A person who never made a mistake never tried anything new. – Albert Einstein
What does that mean?
How often do you make mistakes when you are doing something which you have mastered? When was the last time you fell down while walking? When was the last time you stabbed yourself in the face with a fork while trying to eat?
Excluding times of severe inebriation, most of us mastered those skills many years ago. We rarely make a mistake while walking or eating. We rarely make mistakes doing tasks or things which we have tried enough times to have mastered. And that’s what this quote is about.
If all you ever do are things you have already mastered, you will rarely, if ever, make mistakes. But that’s going to be a very boring life to live, won’t it? We make the most mistakes when we try something new. The less like anything else we’ve tried, the more likely we are to make mistakes.
Why is it important to learn from the mistakes we make??
It is believed that we learn more from mistakes than we learn from doing things correctly. More important than making the mistakes is learning from them. And right after that comes figuring out how to do better next time, because there will always be a next time, right?
We’ll ignore the silliness about bomb defusing and skydiving as being things where an error the first time leaves little room for a second try. If you’re going to be doing something that dangerous, you should be minding your risk, and practicing before hand. Make your mistakes with mock-ups or in a wind tunnel, right?
By learning from each mistake and pursuing the best possible course, we eventually find the sweet spot, and cease making mistakes. How often do professional sports players make mistakes? Most can do their drill in their sleep. But if they try to do something else, it will likely be just as funny as if we had.
We all make mistakes when trying new things. Yes, we might have a brief run of “beginners luck,” but after that, we’re flailing. Over time we learn and get better. That brings us back to the quote. If we never did anything new, we’d only be doing the things we are good at, and that means few mistakes.
Where can I apply this in my life?
Where in your life don’t you make mistakes? Where do you make a lot of mistakes? Do you pride yourself in not making mistakes, or are mistakes something you can make and still be able to handle with grace? These are questions I hope you will take some time to consider, as well as some time to answer.
Now that you have some ideas where in your life where you are highly competent and rarely make mistakes, I would ask you to think about when the last time was when you did something just a little different? Have you stretched, tried to do more, or get more bang for the buck, or are you complacent with what you have right now?
That doesn’t mean you have to abandon what you are doing, but have you looked around to see how others are doing it, and how you might do it better? What if you were an excellent crawler, but never learned to walk? Would it be worth changing your method of movement, even if it meant a lot of mistakes as you learn the new system.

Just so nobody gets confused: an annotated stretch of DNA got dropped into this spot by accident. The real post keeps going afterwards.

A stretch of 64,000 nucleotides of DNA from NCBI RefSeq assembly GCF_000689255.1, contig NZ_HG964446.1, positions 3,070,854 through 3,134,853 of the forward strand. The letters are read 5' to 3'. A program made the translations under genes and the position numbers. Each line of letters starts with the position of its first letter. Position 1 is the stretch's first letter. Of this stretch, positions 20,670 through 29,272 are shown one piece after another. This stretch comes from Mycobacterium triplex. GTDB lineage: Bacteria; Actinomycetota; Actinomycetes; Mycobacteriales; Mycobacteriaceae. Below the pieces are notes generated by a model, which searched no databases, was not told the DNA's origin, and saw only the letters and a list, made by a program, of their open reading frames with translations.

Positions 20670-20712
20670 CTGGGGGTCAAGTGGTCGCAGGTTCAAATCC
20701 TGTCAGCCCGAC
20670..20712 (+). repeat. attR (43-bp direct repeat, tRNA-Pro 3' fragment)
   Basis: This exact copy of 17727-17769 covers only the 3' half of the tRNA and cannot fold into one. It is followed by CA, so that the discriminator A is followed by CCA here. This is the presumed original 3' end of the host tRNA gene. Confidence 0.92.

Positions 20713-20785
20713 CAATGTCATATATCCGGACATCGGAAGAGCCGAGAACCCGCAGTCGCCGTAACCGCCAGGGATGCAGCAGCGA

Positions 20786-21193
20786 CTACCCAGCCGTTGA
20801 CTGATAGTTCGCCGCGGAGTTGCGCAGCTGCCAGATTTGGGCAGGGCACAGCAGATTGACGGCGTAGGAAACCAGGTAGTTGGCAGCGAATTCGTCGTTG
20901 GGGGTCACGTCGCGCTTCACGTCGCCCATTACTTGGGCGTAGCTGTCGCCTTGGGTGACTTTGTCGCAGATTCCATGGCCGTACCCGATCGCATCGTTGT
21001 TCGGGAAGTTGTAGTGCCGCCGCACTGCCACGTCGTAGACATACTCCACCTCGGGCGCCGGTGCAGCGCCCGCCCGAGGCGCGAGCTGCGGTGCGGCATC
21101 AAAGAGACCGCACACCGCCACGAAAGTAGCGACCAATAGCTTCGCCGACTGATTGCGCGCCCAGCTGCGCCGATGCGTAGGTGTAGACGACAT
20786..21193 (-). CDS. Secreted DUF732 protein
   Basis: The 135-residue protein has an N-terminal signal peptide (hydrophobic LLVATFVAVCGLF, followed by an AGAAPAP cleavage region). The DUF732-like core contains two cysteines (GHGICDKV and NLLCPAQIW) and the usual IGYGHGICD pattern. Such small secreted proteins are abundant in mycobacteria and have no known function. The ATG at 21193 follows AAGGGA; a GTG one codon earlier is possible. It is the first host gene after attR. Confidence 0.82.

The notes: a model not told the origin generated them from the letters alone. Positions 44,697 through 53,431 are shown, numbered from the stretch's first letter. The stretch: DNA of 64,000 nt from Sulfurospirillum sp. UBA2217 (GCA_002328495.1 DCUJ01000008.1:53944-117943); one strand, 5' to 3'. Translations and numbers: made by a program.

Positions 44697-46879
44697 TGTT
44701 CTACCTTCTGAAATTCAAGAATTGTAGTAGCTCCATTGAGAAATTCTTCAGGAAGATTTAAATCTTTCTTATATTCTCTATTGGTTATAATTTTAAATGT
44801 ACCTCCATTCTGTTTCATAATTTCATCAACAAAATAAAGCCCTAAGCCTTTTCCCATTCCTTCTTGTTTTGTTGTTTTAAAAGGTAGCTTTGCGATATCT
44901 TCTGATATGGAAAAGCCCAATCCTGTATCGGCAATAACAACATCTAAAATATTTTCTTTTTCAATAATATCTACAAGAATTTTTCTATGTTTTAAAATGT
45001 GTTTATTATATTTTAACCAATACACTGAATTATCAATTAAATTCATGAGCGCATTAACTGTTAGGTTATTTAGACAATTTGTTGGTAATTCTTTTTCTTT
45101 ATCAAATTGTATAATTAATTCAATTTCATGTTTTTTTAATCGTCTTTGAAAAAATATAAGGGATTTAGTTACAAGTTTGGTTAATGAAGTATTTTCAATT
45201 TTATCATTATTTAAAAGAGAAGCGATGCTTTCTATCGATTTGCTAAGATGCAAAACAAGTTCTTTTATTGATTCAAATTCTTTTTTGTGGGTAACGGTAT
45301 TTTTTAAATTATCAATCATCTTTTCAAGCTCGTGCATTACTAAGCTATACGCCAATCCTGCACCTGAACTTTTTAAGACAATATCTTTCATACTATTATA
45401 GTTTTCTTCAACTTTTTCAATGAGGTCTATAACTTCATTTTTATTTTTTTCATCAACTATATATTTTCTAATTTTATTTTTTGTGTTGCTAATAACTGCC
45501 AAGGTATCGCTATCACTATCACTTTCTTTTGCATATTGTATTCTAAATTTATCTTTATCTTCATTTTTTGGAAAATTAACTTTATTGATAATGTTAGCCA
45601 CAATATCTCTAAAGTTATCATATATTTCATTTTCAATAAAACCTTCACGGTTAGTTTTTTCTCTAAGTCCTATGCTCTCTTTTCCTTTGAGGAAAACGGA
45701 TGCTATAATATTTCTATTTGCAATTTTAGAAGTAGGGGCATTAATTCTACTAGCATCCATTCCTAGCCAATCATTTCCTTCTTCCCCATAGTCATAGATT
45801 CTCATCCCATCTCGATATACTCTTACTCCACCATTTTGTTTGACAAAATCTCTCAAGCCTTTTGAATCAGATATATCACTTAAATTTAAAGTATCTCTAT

What about the areas where you still make a lot of mistakes? Are you learning from each mistake, or are you just making the same mistake over and over again? I try not to do that, as I am easily bored. What can you try that would be a little different, and hopefully get you a better result? What can you learn from your last attempt? And the one before it?
And what about your pride? Are you graceful and gracious when you make a mistake, or do you get embarrassed and hide from even a minor goof up? If you are afraid to make a mistake, it’s going to be hard to learn, right? You’re going to be afraid to try new things, and you will have a hard time growing, right?
What is that belief based on? Why do you believe that making mistakes is a cause for embarrassment, rather than a learning experience? Most of the people you see who do difficult things without mistakes are very good at what they do. They got that way by practice and learning from their mistakes.
What would you do right now, if no one was looking and nobody would ever know you made a mistake? What if someone knew it was a mistake, but understood that mistakes are how we learn, how we get better? Could you make a little joke of it, and say “Gee, I guess I really messed that up!”?
Ultimately, it’s your life, and you will have to figure out what you are willing to do and not do. But I hope you look at making mistakes a little differently than you used to. Now go out there and screw something up!
From: Twitter, @LA_Reid
confirmed at : http://www.brainyquote.com/quotes/quotes/a/alberteins148788.html
Photo by jurvetson
Happy Father of Relativity day, as Albert Einstein was born 14 March, 1879. And, coincidentally, it also happens to be Pi day => 3.14!